As you will probably agree, inspiration comes from the most unusual places. Just now, I felt so moved by a Netflix documentary about the jazz genius Miles Davis that I had to come here and write about the lessons I believe his career may bring to our professional development as teachers.   “The Musings of Miles”: Don’t “blow” theory. Miles started his career as a trumpeter in his teens and went to Juilliard, one of the world’s most prestigious performance art schools. Despite criticizing it for being “too white”...

In 2019 we had the opportunity to work together on different projects. Such projects involved writing for the Richmond blog, going live on different social media websites and delivering an online course for teachers. We’d like to start by commenting on the online course experience. Needless to say how this course enriched us. While organizing the contents we decided to include in the course, we studied a lot more about so many relevant issues that are undoubtedly pertinent to our daily work. In this sense, the need to research...

It’s the beginning of a new term. You’re chosen to teach an upper-intermediate/advanced group. You’re excited to meet your new students, you plan a welcome activity so as to start off with the right foot. You enter the room, start the class and ask your new students to introduce themselves. And suddenly one particular student starts speaking. Their pronunciation is nearly flawless, they use a wide range of vocabulary and demonstrate control of simple and complex grammatical forms. And one inevitable thought crosses your mind: “This student speaks...

“If you want to master something, teach it. A great way to learn is to teach.” Richard Feynman - theoretical physicist This was Edutopia’s 24th of June Facebook post which was shared as a “tip” on my Instagram stories on the same day! I wrote: This is my motto, and it is, it has been like that since I can remember. When I first started teaching, back in 2004, I remember I had a major problem with inversions. Yes, me, the now called ‘inversion lover’. When I started teaching advanced...

[caption id="attachment_8629" align="alignright" width="227"] Teacher development and cleaning products -- the way my mind works![/caption] Teaching a language, especially when you’re a novice, can be really daunting. In fact, the word “daunting” immediately brings to mind a Duck commercial that was constantly on when I studied in Australia. The voice-over would go, “Cleaning your bathroom can seem like a daunting task”, and the small bathroom would grow huge with the woman (why is it always a woman, by the way?) tripping over herself. That nerve-racking image of an evergrowing...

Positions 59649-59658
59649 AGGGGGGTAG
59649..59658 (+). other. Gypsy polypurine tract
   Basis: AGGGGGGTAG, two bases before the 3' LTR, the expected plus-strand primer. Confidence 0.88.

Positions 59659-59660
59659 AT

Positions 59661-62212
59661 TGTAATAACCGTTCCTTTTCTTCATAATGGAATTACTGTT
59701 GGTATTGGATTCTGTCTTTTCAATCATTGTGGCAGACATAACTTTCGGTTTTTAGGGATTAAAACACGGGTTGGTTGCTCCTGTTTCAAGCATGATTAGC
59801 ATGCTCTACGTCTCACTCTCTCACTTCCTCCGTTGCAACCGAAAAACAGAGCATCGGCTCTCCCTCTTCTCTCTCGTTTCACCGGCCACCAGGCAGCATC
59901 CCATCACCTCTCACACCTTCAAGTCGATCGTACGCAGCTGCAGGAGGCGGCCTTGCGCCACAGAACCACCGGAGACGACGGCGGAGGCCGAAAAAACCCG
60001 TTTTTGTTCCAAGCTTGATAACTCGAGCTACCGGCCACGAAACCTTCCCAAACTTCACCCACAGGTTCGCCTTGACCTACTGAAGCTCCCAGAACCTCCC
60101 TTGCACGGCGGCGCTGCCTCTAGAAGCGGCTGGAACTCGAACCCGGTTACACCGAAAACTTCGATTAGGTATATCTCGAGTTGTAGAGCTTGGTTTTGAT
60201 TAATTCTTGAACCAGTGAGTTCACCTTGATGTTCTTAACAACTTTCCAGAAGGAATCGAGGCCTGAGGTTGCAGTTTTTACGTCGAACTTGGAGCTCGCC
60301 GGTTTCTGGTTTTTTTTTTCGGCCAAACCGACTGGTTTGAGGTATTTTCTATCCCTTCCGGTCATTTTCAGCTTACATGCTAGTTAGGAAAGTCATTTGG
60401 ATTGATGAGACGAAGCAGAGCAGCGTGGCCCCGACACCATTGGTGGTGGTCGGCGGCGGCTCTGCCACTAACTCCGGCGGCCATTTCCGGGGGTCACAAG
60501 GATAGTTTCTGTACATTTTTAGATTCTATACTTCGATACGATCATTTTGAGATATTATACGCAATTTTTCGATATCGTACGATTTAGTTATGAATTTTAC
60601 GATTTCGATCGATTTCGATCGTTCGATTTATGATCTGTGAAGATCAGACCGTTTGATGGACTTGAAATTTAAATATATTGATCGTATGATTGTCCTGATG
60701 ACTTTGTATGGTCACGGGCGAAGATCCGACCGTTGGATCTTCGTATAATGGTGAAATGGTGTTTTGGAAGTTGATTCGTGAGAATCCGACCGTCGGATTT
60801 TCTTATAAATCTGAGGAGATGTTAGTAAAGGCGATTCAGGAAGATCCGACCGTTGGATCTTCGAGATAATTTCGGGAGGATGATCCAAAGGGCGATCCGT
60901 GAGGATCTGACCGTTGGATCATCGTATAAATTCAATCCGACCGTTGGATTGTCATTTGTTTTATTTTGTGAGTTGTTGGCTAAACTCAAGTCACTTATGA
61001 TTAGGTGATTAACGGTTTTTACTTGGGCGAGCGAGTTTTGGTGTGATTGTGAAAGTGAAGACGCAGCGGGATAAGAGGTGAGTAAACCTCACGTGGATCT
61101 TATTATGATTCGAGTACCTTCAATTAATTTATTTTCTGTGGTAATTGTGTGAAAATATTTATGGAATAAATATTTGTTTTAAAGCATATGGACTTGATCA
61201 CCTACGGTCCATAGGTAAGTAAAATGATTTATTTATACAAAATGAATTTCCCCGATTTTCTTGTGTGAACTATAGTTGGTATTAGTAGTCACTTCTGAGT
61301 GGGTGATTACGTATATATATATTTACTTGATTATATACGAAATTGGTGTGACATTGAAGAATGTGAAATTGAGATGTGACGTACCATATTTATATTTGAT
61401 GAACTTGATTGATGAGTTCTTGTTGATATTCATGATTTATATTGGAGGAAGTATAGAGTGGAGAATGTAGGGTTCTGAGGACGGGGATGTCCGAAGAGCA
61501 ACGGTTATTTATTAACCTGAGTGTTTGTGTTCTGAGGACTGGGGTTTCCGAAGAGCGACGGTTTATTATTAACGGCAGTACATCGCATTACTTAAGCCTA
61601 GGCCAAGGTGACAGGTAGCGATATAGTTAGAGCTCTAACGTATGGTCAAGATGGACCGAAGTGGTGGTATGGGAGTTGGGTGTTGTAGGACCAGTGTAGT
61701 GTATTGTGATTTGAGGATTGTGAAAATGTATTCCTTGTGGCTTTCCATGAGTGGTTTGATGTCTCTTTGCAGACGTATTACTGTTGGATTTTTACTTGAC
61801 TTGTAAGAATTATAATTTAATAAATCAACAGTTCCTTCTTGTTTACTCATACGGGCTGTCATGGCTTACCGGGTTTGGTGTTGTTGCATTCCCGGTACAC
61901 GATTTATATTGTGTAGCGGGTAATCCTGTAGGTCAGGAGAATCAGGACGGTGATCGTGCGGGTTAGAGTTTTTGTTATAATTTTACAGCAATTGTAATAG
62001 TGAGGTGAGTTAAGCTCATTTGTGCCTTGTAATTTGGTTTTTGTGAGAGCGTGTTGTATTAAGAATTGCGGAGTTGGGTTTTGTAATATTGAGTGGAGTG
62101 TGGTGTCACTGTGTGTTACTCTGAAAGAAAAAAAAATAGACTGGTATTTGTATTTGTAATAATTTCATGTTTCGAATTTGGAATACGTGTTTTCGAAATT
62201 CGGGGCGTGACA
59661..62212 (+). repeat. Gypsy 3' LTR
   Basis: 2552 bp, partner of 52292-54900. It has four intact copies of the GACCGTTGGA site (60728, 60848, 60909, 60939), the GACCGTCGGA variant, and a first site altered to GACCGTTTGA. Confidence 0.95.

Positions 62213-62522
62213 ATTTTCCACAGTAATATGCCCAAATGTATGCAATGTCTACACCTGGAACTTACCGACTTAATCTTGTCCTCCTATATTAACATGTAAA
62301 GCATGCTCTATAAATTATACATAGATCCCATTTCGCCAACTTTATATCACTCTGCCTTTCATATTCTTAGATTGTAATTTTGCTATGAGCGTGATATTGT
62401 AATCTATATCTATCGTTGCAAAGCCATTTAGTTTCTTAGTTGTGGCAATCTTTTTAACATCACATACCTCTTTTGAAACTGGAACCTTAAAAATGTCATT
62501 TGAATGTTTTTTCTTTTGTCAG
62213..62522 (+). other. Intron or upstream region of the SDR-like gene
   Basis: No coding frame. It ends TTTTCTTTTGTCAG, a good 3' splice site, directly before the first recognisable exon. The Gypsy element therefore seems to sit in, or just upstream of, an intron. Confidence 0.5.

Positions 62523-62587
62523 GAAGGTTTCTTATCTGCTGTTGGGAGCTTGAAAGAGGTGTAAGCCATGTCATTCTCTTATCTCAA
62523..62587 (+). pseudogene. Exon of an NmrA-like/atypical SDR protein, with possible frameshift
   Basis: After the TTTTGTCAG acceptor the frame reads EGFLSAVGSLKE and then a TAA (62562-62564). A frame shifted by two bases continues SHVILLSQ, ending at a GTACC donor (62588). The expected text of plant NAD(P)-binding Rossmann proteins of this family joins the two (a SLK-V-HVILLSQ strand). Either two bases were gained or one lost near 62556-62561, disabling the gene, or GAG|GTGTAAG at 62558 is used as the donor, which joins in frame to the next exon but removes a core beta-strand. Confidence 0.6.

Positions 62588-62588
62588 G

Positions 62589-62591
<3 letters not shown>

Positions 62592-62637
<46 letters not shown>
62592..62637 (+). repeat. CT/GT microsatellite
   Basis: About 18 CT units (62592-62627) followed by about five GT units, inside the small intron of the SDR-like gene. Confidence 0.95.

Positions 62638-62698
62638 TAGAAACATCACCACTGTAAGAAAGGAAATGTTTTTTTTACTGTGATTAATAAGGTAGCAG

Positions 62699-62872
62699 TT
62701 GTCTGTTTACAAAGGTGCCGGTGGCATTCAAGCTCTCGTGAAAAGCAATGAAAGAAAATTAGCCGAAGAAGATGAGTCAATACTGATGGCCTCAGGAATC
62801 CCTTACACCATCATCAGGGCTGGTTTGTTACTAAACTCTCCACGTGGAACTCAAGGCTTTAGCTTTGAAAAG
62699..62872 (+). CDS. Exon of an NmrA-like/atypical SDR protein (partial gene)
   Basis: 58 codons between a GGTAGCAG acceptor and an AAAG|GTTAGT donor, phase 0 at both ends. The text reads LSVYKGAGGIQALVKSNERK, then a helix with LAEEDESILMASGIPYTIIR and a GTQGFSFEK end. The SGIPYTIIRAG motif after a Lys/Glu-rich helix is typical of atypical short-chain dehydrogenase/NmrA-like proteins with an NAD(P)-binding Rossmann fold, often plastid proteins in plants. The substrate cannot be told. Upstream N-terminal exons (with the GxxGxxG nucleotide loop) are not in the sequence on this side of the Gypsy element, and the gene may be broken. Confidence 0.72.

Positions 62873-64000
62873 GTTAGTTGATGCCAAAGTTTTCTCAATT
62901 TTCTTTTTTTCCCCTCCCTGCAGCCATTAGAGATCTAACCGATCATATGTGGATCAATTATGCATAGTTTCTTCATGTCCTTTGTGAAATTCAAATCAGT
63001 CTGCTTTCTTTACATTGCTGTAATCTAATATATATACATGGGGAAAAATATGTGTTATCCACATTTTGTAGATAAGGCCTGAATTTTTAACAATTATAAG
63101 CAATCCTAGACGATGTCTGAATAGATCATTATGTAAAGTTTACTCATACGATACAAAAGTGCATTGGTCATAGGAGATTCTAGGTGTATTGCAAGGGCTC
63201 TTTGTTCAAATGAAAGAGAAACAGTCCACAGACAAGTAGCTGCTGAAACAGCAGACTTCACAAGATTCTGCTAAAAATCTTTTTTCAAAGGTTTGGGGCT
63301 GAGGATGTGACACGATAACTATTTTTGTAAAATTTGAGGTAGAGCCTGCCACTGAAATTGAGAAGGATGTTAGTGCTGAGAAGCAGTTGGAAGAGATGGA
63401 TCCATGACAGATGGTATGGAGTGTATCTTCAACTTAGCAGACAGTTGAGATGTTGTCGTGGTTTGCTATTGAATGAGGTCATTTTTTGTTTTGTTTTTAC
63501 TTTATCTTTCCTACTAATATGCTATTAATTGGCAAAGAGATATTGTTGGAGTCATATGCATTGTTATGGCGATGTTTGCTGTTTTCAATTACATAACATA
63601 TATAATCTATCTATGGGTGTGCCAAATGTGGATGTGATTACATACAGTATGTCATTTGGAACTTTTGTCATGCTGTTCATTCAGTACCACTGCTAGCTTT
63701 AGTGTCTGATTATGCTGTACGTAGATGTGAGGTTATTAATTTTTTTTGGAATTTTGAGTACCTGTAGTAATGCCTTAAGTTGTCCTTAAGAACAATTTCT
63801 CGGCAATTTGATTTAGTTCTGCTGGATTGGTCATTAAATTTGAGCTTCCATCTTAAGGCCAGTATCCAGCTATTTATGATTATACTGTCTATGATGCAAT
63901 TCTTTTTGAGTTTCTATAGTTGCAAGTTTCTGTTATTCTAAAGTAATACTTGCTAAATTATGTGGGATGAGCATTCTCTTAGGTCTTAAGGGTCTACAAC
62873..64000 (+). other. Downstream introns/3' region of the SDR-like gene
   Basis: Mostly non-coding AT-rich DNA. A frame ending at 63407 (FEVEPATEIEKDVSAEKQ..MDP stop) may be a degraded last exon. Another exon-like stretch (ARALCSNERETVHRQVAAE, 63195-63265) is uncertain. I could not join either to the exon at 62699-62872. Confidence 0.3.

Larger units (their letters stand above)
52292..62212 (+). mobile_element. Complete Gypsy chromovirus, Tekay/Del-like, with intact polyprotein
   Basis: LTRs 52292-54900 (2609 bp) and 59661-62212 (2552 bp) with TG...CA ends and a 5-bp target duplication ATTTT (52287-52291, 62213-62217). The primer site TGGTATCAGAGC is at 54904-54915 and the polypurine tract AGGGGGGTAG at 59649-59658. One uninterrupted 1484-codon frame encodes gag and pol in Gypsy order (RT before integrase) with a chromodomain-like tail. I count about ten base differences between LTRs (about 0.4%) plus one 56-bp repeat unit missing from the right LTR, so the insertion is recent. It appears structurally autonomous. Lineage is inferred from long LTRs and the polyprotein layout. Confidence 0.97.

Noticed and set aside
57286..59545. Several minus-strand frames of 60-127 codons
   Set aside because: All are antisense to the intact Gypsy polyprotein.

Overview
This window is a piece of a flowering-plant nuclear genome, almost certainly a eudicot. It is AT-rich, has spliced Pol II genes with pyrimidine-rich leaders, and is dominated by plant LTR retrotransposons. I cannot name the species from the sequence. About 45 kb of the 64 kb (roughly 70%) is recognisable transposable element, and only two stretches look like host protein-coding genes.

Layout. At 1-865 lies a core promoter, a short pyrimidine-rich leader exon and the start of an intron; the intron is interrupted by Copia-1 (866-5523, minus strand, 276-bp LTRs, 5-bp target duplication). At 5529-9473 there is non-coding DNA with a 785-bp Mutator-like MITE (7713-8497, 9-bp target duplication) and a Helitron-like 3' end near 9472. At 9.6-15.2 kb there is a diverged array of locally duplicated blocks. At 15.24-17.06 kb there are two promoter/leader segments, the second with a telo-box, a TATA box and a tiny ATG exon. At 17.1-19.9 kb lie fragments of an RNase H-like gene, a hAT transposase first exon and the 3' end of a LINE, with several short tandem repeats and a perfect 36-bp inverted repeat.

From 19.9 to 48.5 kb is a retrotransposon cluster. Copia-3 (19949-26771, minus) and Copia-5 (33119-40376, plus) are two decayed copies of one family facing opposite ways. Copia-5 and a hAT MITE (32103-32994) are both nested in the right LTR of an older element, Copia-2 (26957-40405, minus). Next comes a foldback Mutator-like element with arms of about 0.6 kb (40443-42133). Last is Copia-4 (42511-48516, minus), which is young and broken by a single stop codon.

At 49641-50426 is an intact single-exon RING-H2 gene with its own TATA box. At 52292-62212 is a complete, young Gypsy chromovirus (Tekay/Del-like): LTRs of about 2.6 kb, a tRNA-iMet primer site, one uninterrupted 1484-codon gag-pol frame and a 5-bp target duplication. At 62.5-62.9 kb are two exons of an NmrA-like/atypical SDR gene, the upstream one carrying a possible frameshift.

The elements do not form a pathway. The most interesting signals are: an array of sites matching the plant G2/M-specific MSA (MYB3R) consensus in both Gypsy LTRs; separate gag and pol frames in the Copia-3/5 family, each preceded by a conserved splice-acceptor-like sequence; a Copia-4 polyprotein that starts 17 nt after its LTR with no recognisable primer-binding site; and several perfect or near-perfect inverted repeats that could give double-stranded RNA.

We hear about CPD, the acronym for Continuous Professional Development, all the time. Although CPD is not only about taking courses, they are certainly a prototypical concept and the number of courses aimed at teachers has been increasing steadily, or at least this is the impression I have. When it comes to courses, one of the most common questions we hear is “Is this or that course worth it?” or “Should I do this course or not?” The answers, however, are definitely not as simple as the questions....

The academic year is just around the corner and every now and then we tend to start the New Year facing some challenges and the kind. Being an educator is not an easy task, dealing with stressful situations such as routine, and, to add insult to injury, many of us will have to perform a juggling act, e.g. work in different schools, in order to make ends meet. Looking for perfection should be the main aim, right? It is important, however, to bear in mind that there is no...

This is a fairly broad topic with a myriad of issues, such as the observer and observee’s attitudes towards having his/her lessons assessed. There is also the matter of how many times a teacher should be observed in a term, and when (before/after tests, two weeks after the first lesson, etc), having in mind the assessment factor. Attitude The attitude changes according to the observation purposes: development, (quick) problem-solving, assessment, etc. When a teacher is being observed for developmental reasons, usually he or she tends to be more open...